Friday, July 30, 2010

Joy

Emma wanted to be a cool breeze on a hot day. She wanted to be happy and free: but she wasn’t.

Life was much heavier than Emma had hoped, much more sticky and spider-webby than she had once thought; life was beginning to wear on her.

Every morning Emma would go to _La Petite Café_ to think. She would order a coffee, and write in her diary. She wrote slowly, occasionally gazing out the window, trying to find the right words to describe her feelings. On this day she wrote, “My heart is not a spring in a box. My heart is like a rower on a midnight lake.”

She closed the little diary and slowly stirred her coffee, looking at the swirling liquid as one might stare into the embers of a dying fire.

She sat this way for some time, then shook her head, and picked up a novel. The book had been loaned to her by a colleague and she felt obliged to finish it, despite it being far from her own taste.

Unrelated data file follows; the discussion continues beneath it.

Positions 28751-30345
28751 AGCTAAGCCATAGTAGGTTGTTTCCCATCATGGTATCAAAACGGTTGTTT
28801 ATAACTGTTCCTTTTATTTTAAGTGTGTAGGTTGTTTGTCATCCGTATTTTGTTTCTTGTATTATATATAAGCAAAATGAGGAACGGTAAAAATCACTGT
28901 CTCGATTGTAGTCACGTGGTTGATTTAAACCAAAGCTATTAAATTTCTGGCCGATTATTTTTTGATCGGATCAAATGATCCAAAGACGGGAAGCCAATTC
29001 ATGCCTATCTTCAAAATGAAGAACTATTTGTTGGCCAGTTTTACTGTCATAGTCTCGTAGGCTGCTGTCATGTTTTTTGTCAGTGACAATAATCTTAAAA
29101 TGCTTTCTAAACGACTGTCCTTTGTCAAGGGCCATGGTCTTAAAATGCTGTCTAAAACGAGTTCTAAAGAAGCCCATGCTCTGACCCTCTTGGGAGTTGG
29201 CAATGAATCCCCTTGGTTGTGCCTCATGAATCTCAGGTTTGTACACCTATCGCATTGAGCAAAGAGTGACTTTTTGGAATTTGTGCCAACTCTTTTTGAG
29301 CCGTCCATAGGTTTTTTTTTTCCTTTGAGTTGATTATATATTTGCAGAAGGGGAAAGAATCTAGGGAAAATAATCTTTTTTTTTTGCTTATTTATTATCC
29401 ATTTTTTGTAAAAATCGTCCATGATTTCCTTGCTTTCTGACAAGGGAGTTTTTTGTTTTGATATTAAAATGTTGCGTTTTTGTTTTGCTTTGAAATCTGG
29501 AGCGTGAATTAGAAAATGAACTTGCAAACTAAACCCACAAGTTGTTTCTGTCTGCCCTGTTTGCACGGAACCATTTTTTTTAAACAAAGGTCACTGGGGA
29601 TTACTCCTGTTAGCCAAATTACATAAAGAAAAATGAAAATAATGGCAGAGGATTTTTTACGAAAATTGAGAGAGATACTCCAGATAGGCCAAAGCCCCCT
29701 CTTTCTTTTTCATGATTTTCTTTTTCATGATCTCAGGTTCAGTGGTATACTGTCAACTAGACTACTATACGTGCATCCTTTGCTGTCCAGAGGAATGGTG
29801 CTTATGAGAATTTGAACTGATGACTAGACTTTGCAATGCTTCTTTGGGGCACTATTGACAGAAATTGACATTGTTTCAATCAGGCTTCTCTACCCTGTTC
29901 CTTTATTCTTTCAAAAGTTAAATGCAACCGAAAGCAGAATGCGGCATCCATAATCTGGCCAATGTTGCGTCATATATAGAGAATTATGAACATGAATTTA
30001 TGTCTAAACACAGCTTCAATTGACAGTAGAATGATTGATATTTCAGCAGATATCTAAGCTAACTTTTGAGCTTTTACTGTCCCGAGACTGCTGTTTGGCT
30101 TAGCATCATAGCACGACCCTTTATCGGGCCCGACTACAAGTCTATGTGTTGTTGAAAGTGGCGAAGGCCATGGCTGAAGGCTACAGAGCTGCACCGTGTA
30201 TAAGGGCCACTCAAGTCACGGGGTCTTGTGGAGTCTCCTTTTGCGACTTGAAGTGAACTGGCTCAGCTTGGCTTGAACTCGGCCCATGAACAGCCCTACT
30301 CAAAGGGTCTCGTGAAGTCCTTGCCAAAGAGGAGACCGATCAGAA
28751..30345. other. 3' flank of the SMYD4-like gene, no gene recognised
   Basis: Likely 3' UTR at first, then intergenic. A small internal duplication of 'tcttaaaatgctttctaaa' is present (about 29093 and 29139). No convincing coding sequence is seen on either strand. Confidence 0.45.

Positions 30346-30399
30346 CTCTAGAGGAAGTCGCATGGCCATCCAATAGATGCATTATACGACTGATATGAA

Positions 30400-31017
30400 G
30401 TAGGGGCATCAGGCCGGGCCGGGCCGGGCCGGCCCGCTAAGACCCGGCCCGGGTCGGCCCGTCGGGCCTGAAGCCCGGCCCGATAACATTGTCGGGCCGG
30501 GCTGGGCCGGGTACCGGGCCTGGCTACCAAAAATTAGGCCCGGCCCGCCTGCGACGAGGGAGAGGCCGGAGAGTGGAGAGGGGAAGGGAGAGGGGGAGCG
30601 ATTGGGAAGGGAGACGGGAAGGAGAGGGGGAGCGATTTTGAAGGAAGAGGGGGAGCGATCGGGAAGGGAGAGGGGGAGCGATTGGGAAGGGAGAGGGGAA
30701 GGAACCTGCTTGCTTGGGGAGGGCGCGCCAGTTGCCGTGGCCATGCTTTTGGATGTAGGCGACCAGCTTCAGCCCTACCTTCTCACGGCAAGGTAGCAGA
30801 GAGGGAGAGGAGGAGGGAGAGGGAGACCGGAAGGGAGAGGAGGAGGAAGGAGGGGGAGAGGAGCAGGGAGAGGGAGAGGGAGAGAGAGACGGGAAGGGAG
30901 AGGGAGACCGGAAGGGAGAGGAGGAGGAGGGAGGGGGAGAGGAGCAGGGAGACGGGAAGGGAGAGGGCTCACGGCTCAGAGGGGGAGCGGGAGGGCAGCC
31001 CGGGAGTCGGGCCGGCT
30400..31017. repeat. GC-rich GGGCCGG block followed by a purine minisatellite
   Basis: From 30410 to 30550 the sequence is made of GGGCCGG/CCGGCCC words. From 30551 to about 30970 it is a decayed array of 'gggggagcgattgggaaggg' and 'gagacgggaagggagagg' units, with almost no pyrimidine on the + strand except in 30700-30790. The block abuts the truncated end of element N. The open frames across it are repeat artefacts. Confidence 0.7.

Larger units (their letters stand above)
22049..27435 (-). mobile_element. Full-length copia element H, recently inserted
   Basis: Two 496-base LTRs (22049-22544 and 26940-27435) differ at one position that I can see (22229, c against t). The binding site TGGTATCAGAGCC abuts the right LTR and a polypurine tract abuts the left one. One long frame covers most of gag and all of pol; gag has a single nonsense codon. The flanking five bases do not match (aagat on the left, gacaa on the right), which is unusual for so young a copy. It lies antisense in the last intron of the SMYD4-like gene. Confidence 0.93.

A loud bang broke her reverie; a young man had pushed the café door closed when he was trying to open it. Emma could see a deep redness in the man's face; he was clearly uncomfortable and nervous; she wanted to jump up, to hold his hand and tell him that everything was okay. As soon as she saw him she wanted to be near him.

The young man ordered coffee and, with shaky hands, carried it to an empty table.

Not wanting to stare, she picked up the book again and tried to immerse herself in the content. “This is ridiculous,” she thought and laughed aloud “who reads this rubbish?”.

Emma closed the book around her thumb, “Number One Best Seller,” the cover proclaimed.

“Will I read this book to please someone I hardly know and yet not make the effort to go and talk to that man, do something to make myself happy?”

She looked at the young man again, he was writing in his diary. He wrote quickly, erratically. She could see the tension in his movements, the sweat on his forehead, and she longed to be his cool breeze.

“Oh, why don’t I just go and talk to him?” she wondered to herself. But even as she thought this, she knew she wouldn’t do it, and her heart was heavy with sadness.

When the man got up to leave, Emma tried desperately to send him a smile, but he marched out of the café and was gone.
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